It was supposed to be an initiative to implement the Electronic Medical Record.
Instead, it is quickly morphing to Skynet.
Like a black hole, everything goes in to Skynet now. Nothing escapes its gravitational pull.
Schedules, supply chains, staffing grids, calendars, medicines, pharmacies, insurance plans, pay for performance initiatives, quality measures, door-to-balloon times, billing codes, procedure codes, everything.
Ever-expanding. Spreading. Consuming.
All left unchecked.
The office computer was used to be Skynet's reach, but it quickly expanded to the home computer and the cell phone, provided you're willing to have the cell phone's memory swiped clean if you leave Skynet's grasp. Personal schedules, too, have fallen victim to Skynet as everyone's whereabouts are tracked for all to see in the name of staffing and operating efficiency.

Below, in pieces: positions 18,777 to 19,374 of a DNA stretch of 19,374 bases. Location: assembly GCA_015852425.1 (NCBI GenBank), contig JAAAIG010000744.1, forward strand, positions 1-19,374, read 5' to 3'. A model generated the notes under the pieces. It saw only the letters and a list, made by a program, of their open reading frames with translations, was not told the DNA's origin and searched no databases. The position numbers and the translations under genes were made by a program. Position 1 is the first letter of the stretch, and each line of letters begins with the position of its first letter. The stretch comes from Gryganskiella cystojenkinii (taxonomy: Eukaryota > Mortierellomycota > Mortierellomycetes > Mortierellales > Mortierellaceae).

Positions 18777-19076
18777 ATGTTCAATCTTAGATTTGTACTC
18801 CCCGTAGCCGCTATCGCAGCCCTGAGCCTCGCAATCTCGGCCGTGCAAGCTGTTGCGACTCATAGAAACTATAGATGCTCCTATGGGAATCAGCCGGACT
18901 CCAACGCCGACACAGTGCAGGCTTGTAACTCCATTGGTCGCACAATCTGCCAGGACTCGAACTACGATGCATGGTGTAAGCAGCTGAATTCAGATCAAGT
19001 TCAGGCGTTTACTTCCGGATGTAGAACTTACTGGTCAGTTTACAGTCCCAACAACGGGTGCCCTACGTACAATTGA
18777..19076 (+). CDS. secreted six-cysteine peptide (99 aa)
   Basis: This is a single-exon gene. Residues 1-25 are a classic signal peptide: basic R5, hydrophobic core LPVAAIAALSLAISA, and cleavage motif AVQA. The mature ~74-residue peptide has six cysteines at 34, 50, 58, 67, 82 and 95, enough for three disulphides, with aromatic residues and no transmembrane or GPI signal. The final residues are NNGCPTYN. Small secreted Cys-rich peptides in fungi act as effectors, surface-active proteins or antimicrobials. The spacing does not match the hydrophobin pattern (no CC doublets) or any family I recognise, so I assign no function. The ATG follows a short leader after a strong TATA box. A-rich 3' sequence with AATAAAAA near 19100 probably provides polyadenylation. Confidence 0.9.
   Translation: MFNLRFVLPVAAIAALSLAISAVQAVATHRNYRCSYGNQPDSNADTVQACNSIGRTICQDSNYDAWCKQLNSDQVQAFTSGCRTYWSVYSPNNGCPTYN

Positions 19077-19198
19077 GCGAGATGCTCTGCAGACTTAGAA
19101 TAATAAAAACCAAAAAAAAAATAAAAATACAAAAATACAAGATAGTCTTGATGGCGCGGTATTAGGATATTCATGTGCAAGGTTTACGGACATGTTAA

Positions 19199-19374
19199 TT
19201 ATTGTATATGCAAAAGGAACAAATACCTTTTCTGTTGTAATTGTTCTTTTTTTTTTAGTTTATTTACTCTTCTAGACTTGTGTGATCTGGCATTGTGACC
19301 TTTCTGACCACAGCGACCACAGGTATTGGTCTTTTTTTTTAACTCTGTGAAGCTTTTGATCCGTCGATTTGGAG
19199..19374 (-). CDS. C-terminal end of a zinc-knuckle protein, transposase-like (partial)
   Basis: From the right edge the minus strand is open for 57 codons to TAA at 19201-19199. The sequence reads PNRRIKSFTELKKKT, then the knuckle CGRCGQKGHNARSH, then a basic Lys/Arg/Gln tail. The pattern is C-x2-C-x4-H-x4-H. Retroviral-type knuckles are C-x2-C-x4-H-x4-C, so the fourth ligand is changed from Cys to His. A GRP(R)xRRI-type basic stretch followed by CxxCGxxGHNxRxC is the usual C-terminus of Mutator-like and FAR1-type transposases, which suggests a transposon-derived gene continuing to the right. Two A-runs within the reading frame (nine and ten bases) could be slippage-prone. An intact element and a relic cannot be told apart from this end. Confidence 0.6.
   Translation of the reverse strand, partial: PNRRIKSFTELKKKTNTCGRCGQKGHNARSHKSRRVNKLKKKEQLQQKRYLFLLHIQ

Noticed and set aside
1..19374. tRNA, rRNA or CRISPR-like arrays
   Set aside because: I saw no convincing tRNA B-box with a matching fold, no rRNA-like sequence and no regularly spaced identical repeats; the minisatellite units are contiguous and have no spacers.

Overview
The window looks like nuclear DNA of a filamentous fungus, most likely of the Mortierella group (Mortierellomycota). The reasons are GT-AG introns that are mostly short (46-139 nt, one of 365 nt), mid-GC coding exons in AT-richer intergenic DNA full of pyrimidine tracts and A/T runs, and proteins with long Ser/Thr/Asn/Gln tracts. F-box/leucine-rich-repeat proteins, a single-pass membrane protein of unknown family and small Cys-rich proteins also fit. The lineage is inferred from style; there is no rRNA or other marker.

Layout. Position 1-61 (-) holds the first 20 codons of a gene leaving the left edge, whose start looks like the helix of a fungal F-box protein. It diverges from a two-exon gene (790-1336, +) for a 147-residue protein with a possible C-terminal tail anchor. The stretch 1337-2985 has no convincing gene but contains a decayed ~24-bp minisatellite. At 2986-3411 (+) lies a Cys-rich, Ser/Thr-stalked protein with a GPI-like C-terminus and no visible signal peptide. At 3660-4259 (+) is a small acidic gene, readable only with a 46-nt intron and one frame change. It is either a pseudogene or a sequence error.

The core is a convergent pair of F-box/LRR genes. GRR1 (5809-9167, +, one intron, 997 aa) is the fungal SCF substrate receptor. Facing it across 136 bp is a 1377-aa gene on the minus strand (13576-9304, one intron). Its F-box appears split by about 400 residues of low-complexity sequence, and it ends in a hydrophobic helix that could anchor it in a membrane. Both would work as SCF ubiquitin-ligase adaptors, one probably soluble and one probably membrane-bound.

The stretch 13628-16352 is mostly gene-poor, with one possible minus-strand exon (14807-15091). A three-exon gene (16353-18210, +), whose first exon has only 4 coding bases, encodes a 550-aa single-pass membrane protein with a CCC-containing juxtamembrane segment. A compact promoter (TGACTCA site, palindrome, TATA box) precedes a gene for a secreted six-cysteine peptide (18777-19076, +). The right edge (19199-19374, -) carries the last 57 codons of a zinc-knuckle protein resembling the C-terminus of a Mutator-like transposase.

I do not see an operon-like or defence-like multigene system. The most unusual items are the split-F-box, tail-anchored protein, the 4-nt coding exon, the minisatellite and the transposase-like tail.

And this week, "personalized medicine" moved a step closer as the complete DNA material of more than 1,000 people from 14 population groups in Europe, Africa, East Asia and the Americas were sequenced so they may serve as a standard reference against which doctors could one day compare a patient's genome profile, even during a routine checkup.
Yes, more fodder for Skynet.
Kind of makes you wonder when we'll be terminated, doesn't it?